An Evening with Neuroscience is your event. After all, the whole purpose of the event is to connect neuroscientists with the public. So, have your say. What stories would you like to hear? What should the panel discuss?



Kane Hall is located in Red Square at the University of Washington. There is a parking garage conveniently located beneath Red Square. The location is also accessible via a number of bus routes.


Enter Kane Hall from the front entrance. Room 130 is located on the far left, with two entrances leading into either side of the lecture hall. Signs will be posted outside of the building and Kane 130 for additional assistance in finding us.

Click here to see a map of the area around Kane Hall.


Many bus routes stop very close to Red Square. When using the Metro Transit trip planner, you can use “Landmarks > COLLEGES/UNIVERSITIES > University of Washington” as your trip destination. Additionally, Google Maps Transit can help you plan your trip.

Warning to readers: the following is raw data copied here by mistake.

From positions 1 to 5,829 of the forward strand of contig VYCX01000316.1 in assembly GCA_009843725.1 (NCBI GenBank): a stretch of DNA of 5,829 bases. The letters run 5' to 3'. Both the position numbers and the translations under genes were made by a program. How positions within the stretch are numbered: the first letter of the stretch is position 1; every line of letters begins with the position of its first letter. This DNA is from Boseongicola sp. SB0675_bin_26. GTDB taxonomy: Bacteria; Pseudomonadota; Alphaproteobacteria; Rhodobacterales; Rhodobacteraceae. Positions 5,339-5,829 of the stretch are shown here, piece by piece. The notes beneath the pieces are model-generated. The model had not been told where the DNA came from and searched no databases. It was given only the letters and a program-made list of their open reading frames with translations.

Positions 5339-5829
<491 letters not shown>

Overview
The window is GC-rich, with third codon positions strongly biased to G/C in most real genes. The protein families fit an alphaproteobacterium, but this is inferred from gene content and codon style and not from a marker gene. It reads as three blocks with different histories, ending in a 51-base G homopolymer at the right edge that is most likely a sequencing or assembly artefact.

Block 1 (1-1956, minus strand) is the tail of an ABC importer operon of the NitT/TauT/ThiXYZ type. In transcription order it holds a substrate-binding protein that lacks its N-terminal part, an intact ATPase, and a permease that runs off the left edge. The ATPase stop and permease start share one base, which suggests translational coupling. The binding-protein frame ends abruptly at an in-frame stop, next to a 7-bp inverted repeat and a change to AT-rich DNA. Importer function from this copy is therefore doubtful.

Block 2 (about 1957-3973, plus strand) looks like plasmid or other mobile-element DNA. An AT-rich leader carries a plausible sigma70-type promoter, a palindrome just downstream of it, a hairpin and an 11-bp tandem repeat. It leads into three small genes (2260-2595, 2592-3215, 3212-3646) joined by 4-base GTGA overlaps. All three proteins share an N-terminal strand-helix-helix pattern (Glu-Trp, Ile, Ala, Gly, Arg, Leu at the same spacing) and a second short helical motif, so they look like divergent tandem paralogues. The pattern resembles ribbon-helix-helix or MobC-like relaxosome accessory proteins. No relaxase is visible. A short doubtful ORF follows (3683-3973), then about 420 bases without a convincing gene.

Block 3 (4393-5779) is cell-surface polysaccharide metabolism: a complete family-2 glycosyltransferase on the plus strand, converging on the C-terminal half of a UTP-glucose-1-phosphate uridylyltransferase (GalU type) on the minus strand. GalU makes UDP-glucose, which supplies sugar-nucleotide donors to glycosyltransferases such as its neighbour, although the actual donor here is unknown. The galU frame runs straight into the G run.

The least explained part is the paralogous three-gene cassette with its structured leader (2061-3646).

Click here for driving directions to Kane Hall at the University of Washington.

  • From I-5: Take the NE 45th Street exit to the University of Washington.
  • Go east on NE 45th to 15th Avenue NE, turn right.
  • To get to the Central Plaza Garage entrance:
    • At NE 41st St, turn left into the garage entrance.
  • To enter the garage via the West Gatehouse:
    • At W Stevens Way NE, turn left, staying in the left lane.

From the garage, you can take the elevator directly up to Red Square.